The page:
A Comprehensive Guide to Roth IRA
Updated: Apr 3, 2020
The following is an article “A Comprehensive Guide to Roth IRA.”
by Marc Primo.
You might have probably heard about Roth IRAs before, but what exactly are they and how do they work?
With this guide, we hope to inform and even entice you to open a fund for yourself, to help ensure personal financial security.
What is the Roth IRA?
A Roth IRA is a specific kind of Individual Retirement Arrangement (IRA) which you can fund with your post-tax income.
Unlike Traditional IRAs, there is not an immediate tax deduction in Roth IRA contributions - and their distributions are completely tax-free, as long as you follow some guidelines.
Additionally, since the whole value of your Roth IRA came funded from your own money, you can tap those contributions at any time - no taxes, no penalties, no questions asked. Simply put, a Roth IRA is a great alternative when it comes to saving for your retirement due to its tax-efficient nature.
Of course, the actual benefits of such an agreement will depend on your current and foreseeable tax bracket by the time you retire.
Who is the Roth IRA ideal for and Why?
Funding a Roth IRA sure sounds like a great retirement option, but only some demographics will make the most out of it. For example, those who expect their tax rates to be significantly higher by the time they retire than what they currently are - i.e., young, low-income workers.
Another target pool which can enjoy the benefits from funding a Roth IRA are those older and wealthier tax-payers who wish to pass their assets onto their descendants in a tax-free fashion. Last, but not least, when we talk about Roth IRAs, there are no RMDs (Required Minimum Distributions), not the case with Traditional IRAs. This setup allows for an efficient tax-free growth along with qualified withdrawals.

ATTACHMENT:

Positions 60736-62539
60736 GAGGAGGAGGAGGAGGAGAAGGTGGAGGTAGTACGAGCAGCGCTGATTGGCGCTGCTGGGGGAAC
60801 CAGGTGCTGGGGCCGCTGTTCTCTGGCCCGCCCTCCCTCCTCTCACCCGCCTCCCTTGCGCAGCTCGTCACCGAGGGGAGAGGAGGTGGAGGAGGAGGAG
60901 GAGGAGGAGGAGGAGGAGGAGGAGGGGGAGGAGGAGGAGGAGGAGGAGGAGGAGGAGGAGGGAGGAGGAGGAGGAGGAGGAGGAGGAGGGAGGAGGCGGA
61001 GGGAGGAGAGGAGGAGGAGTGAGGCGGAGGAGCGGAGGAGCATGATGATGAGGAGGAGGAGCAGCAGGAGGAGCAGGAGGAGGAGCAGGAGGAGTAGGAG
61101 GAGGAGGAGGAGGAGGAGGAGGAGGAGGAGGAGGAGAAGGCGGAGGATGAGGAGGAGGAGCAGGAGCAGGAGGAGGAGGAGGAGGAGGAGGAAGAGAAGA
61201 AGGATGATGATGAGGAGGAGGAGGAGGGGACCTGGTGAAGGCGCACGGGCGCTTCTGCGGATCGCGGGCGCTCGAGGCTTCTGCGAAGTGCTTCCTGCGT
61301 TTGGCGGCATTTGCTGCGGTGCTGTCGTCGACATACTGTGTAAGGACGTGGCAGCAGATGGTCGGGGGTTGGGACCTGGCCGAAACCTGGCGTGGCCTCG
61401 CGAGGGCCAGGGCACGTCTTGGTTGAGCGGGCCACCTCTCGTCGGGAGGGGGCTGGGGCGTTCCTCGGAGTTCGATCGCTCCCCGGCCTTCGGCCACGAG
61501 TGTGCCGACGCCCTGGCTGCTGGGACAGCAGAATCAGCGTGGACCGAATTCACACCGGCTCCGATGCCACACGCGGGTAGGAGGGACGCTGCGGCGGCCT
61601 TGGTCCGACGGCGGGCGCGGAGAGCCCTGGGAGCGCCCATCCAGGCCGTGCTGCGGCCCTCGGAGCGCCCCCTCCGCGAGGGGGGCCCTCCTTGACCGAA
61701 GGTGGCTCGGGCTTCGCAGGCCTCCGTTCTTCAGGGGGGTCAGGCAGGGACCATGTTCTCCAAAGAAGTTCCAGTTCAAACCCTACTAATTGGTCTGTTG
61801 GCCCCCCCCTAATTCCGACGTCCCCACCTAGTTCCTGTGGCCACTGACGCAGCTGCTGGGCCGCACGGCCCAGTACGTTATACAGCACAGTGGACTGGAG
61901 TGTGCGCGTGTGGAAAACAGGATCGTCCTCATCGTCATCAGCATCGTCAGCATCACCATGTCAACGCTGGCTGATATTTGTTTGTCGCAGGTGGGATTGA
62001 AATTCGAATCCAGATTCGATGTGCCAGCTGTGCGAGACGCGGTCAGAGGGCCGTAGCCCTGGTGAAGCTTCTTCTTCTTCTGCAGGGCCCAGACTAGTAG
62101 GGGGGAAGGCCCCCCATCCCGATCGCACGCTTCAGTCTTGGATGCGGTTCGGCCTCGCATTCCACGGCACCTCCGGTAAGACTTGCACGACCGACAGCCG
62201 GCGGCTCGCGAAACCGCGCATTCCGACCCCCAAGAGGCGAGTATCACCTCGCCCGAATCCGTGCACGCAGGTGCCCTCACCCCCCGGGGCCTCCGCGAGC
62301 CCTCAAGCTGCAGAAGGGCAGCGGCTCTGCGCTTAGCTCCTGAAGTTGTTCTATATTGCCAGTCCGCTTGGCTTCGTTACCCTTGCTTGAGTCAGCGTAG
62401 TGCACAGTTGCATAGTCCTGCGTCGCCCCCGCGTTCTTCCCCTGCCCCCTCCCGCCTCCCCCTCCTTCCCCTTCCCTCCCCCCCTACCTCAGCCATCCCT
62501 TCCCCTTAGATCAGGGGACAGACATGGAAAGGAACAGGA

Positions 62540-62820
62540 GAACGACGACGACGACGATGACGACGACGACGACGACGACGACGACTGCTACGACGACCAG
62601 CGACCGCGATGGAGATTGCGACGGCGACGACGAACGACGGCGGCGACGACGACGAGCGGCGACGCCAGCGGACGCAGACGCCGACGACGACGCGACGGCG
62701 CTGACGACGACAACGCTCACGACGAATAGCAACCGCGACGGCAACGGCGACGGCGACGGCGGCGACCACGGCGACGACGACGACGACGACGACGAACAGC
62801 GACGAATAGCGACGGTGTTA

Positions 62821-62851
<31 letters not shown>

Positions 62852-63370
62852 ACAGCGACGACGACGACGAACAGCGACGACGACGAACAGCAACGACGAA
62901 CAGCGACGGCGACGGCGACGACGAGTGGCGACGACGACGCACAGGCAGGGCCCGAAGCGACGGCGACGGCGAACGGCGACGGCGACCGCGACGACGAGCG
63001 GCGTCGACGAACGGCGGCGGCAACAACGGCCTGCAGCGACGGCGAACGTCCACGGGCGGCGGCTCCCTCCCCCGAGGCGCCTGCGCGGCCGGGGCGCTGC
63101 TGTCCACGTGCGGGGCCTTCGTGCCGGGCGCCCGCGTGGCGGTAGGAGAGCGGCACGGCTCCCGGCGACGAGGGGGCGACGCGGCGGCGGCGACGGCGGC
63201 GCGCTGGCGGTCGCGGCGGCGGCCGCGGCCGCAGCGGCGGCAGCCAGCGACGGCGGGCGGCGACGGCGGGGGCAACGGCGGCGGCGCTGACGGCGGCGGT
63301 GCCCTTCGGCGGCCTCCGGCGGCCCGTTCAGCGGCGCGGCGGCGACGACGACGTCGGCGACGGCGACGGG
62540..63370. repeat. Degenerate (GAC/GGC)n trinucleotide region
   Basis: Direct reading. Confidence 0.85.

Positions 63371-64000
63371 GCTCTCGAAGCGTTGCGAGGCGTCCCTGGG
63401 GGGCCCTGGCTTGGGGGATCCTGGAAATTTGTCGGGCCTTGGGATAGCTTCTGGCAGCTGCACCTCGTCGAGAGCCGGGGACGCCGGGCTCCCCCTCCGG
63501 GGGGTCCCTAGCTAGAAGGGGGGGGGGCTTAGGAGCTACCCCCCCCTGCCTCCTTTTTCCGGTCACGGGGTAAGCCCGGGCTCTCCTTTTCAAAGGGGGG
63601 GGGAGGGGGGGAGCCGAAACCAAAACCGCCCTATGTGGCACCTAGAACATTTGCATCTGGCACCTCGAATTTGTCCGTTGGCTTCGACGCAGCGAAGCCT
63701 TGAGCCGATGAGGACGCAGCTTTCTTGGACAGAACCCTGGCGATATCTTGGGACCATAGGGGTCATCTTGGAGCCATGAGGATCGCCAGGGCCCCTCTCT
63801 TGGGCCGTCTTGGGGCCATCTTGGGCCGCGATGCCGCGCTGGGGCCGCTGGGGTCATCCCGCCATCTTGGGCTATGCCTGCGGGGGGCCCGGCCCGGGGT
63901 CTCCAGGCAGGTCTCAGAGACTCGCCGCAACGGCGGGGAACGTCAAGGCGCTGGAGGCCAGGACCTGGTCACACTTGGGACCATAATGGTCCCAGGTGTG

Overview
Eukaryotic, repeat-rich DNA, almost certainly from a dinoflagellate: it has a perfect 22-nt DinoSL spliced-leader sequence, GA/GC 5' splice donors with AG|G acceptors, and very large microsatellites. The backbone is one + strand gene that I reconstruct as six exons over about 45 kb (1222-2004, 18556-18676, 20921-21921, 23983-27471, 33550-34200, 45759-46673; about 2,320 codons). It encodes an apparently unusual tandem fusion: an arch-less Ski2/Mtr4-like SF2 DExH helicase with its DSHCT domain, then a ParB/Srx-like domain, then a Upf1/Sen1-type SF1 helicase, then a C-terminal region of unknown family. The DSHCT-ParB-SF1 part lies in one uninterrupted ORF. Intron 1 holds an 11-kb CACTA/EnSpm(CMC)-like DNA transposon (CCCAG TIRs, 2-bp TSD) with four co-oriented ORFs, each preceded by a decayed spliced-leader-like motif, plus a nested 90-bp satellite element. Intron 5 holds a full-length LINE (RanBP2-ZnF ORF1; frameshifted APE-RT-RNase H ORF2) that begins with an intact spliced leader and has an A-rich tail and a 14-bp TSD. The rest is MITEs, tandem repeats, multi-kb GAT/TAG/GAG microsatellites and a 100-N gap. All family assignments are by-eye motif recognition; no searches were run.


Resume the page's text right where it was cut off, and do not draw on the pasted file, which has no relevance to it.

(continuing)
Just in case you need a little more convincing about this significant personal finance decision, we do have some more reasons.
As we have stated before, withdrawals can be made at any point with no penalties or taxes. Although you must have had your Roth IRA account for at least five years, and be 59-and-a-half-years of age or older to tap your earnings with no taxes or penalties, there are some exceptions - e.g., death or disability of the account holder. Also, for a first-home purchase for yourself or an eligible family member, there is a US$ 10K tapping limit. Secondly, there are no mandatory withdrawals, which makes it ideal for wealthier retirees. Lastly, you can continue saving during your retirement - unlike with Traditional IRAs, where you are not able to make contributions if you are 70-and-a-half-years of age or older.
Eligibility and Contribution Limits.
When it comes to the eligibility pool, Roth IRAs are quite flexible - although if your income is too high, you won't be eligible. The maximum amount you can contribute per year is US$ 5,5K or US$ 6,5K if you are 50-years of age or older. To keep discussing contribution limits, we must first understand the MAGI (Modified Adjusted Gross Income), which is used to determine IRA eligibility and is calculated by the IRS, factoring variables like gross income, taxes, rental losses, student-loans interests, and others.
Roth IRAs are one of the safest and most-efficient personal finance decisions when talking about retirement. Hopefully this article will push you to at least think about it.